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The Action Plan

January 20, 2011

Last week I wrote an article, Getting Buy in for Your Idea that discussed some strategies when seeking approval for an idea.  If you were wondering what now or what steps should I follow? Here is an action plan that will eliminate the guess work:

Identify the Company Culture, Vision and Goals

You must understand your company’s vision and culture. Can your idea contribute to this vision? Be realistic and avoid making assumptions and using vague reasoning to find a connection. If you are unsure of the company’s goals, ask your superiors and coworkers for their input.

Establish a Need

Your superiors must see that what you’re proposing is needed. Also this change must come at a time when the company requires it. If the company is struggling or is undergoing internal restructuring it is probably best not to propose a new idea that requires taking chances. Tread the waters until the company reaches a suitable position to consider changes. By waiting you ensure that your idea has a greater chance of success.

Consult Key Stakeholders

Remember to consult the key stakeholders in an informal setting prior to any formal proposal. Gain their support for your idea. You may also consider asking your boss’s boss or retired employees as they can give your idea added credibility and promise. Be professional and ask your direct supervisor for permission before doing so.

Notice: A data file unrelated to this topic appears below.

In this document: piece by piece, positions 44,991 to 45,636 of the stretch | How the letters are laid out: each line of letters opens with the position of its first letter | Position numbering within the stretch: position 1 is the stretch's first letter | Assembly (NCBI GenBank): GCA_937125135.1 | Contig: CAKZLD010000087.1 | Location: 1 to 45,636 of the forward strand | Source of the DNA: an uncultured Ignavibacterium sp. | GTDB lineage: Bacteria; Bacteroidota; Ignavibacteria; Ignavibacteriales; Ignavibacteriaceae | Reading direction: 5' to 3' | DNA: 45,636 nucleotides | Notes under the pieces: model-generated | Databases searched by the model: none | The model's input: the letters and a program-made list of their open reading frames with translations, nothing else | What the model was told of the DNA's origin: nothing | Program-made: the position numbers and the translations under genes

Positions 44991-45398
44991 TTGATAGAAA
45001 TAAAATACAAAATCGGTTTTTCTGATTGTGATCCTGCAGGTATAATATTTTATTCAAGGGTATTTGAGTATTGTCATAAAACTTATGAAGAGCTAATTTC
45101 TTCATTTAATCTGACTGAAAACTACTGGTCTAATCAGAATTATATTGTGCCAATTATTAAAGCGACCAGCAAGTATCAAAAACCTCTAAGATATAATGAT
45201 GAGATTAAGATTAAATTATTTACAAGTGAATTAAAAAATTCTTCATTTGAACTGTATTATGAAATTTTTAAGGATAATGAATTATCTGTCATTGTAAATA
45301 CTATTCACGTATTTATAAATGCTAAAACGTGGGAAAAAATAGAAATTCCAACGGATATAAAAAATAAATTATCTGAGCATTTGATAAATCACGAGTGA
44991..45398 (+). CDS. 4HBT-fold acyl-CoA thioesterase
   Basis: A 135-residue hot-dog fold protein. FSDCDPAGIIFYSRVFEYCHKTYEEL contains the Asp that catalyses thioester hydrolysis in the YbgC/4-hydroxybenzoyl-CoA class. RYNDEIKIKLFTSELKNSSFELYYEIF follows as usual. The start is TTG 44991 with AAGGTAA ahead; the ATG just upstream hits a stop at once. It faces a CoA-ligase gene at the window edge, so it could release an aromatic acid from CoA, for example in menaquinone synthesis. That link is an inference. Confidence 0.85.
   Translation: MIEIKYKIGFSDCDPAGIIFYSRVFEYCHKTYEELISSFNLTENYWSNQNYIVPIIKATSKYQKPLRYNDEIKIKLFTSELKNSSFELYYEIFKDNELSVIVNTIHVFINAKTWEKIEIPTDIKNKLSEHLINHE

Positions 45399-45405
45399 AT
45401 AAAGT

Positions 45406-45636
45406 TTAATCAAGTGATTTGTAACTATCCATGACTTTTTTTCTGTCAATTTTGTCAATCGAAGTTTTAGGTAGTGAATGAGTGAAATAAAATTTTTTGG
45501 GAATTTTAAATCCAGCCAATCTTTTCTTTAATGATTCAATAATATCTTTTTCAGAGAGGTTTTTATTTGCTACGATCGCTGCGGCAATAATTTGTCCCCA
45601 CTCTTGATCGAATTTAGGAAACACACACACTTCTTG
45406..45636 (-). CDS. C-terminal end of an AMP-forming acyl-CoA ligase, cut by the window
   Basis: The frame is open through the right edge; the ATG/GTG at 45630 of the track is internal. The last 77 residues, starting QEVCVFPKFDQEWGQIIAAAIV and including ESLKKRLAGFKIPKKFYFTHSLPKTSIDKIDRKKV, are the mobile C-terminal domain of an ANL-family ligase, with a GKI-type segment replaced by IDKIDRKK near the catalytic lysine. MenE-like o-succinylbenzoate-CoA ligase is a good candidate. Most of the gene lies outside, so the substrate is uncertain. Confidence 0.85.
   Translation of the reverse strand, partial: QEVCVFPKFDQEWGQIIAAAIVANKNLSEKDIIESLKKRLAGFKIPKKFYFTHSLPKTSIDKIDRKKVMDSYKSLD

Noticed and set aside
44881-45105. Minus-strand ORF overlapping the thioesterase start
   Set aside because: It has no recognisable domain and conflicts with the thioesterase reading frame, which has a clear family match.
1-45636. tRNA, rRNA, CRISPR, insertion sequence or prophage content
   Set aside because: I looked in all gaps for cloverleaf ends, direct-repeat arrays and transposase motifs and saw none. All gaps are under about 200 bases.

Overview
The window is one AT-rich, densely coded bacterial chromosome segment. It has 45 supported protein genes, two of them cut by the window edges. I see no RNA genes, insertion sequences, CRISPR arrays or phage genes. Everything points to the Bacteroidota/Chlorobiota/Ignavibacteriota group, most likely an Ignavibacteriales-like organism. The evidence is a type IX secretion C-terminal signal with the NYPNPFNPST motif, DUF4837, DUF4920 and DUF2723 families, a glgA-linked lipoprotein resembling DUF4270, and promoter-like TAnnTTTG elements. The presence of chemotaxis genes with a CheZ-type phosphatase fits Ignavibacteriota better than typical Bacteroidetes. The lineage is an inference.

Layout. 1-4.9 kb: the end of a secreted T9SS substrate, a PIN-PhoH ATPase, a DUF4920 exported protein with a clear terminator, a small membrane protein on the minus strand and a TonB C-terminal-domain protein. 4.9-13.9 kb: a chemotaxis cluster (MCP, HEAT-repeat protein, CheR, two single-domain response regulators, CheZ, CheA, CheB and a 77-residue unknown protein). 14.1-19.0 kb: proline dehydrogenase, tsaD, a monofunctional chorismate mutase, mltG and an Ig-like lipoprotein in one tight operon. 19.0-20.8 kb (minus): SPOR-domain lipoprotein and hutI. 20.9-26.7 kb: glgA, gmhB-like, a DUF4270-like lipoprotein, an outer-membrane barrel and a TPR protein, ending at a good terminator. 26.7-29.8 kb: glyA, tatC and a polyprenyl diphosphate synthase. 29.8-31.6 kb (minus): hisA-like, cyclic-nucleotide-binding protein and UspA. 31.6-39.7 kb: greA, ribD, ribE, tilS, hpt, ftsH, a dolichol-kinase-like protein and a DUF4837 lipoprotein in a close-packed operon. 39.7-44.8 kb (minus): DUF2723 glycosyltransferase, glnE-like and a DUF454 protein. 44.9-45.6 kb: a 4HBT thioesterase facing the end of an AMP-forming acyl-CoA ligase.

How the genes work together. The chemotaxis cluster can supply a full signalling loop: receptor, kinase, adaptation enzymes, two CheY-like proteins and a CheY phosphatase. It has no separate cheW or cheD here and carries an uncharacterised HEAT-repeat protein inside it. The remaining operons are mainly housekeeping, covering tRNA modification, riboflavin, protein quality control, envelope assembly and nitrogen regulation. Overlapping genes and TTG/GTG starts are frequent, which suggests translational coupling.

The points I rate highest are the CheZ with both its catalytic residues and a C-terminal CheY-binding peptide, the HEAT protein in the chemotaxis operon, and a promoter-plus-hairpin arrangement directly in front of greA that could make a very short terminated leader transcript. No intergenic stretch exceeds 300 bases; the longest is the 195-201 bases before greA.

Seal the cracks

Sit down and write out a detailed outline of your idea. Be direct and get to the point. Incorporate any recommendations into your report and explain how and what you can do to address each area of concern. Pay attention to the analyses section. There is no point in providing facts and other statistics if you cannot show how they contribute to your proposal. Explain how each figure supports your goals.

The BIG Day

The presentation is one of the most influential stages of any marketing plan or business proposal. Create that “positive mindset” that Amy Gallo refers to by building your goals on top of those set out by the company. Show the correlation by walking your audience through each stage of the proposal-getting quickly to the costs and benefits and continually referring back to your goals. Your audience must see what you see and realize the potential in your idea.

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